One of AR’s biggest opportunities is to augment the physical world. The latest move comes from Snap, which rolled out its “layers” feature on Snap Map. First teased at its May partner summit, this involves dynamically-activated map content organized around specific themes.
As background, Snap Map geo-tags users and their Snaps on a map interface. 250 million Snapchatters are out and about using Snap Map to find people and places. This includes an active Gen-Z-user base which has $1.5 trillion in purchasing power according to Snap.
This ties in with Snap’s AR play. Previously focused on front-facing camera (selfie) lenses, Snap increasingly supports rear-facing lenses to augment the broader canvas of the physical world. This can help locations come to life after discovering them through Snap Map.
Going deeper on Snap Map Layers, think of them as map themes that users can toggle on and off. They will develop around things like sushi or sports bars. This lets consumers organize their local discovery experience instead of crowding everything onto one map.
Layers will include content from partners in various verticals. For example, a Ticketmaster layer will highlight local events, while a layer from The Infatuation will signal trending food items. Snap is also getting the ball rolling with two layers at launch: “Memories” and “Explore.”
Taking those one at a time, “Memories” will spotlight old snaps that you sent from particular places. It geotags those snaps and pins them on a map. That can serve as a sort of social travel-log of past behavior that also inspires users to revisit various locales for new experiences.
The “Explore” layer meanwhile features a real-time heat map of local activity. So if there are trending local spots nearby, a color-coded system will signal where the action is. This feature is meant to inspire local activities for users based on what’s happening around them.
Layers can be accessed in the upper right menu of Snap Map. Users can toggle between available layers, which is a short list now but will populate over time. That will include Snap’s own layers and those of partners. So utility and use cases will broaden over time.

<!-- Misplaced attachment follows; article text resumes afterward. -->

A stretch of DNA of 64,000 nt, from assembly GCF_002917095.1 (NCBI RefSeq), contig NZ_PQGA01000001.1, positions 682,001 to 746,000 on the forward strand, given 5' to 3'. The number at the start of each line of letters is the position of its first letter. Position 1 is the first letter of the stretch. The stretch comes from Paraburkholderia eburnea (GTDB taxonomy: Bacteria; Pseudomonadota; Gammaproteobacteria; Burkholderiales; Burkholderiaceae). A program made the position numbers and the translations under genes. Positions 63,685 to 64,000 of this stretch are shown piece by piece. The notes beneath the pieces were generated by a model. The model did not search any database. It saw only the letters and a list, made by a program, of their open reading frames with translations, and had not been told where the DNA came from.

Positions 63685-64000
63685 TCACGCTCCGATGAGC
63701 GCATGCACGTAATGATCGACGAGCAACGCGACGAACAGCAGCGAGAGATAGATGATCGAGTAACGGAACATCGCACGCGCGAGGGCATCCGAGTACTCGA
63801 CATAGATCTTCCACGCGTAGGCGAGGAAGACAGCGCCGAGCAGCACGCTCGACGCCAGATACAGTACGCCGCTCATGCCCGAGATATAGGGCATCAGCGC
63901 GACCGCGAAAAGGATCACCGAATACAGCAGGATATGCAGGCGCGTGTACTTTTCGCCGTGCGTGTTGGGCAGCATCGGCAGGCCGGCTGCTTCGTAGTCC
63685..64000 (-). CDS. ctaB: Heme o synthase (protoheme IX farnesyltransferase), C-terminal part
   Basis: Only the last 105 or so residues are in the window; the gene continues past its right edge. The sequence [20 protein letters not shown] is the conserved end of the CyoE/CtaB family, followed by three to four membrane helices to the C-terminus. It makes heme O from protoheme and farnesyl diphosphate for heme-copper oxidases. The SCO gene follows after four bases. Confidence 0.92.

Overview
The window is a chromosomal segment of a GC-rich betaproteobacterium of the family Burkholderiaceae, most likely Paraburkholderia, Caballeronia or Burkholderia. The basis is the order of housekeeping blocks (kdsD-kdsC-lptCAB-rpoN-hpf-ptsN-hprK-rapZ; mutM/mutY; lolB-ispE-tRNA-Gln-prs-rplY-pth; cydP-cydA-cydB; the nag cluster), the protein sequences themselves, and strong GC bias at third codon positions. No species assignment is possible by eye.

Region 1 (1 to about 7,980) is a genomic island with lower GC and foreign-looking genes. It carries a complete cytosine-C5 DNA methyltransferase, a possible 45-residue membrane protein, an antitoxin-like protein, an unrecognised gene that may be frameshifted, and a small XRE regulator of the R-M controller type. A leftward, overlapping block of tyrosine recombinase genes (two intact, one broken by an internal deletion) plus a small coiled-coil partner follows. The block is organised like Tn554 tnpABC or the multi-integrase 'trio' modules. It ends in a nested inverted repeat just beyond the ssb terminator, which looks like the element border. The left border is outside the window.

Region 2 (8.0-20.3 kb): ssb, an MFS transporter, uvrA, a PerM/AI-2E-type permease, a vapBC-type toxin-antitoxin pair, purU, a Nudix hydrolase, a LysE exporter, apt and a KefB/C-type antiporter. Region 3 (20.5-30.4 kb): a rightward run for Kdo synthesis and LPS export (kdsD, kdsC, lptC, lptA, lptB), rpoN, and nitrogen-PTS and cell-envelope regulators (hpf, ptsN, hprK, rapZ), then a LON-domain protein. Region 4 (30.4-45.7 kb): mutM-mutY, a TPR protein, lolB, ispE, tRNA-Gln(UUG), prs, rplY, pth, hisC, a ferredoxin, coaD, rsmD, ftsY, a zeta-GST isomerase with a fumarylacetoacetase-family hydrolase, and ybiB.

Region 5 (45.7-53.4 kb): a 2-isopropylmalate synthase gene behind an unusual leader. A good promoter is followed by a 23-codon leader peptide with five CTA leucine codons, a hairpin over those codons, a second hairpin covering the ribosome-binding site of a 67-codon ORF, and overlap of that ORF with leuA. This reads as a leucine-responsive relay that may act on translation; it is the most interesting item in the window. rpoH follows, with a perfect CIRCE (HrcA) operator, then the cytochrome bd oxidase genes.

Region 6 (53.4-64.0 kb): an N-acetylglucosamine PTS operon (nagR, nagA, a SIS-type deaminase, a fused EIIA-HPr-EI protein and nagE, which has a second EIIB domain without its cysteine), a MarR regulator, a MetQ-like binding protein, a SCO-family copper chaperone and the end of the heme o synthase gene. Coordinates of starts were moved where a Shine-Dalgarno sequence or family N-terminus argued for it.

Speaking of broadened use cases, the next likely play is a Layers API. This would let Snapchat scale up the creation of layers by crowdsourcing them. That would also broaden the use cases to several points of interest, which in turn boosts Snap Maps’ engagement and user base.
The API approach would also let developers build their products into Snap Map — thus reaching the 250 million users noted above. This developer symbiosis is Snap’s playbook, seen in the way it scales AR lens development. Snap Map also could also integrate with Local Lenses.
For those unfamiliar, Local Lenses are the geo-relevant flavor of Snap’s signature selfie lenses. They utilize the rear-facing camera to augment the physical world. So, as noted, Snap Map can help users discover places, while Local Lenses help those places come alive.
As Snap continues to execute this master plan, Snap Map could take share from Google Maps as a go-to local search and discovery tool. In fact, it has an edge on Google Maps given its social spin. Finding things to do in the context of local friend activity has meaning to Gen-Z.
Altogether this advances the metavearth. A branch of the metaverse, this involves digital content that adds dimension to the physical world. Given that the Greek root meta means beyond, it’s all about extending meaning beyond the physical representations of places and things.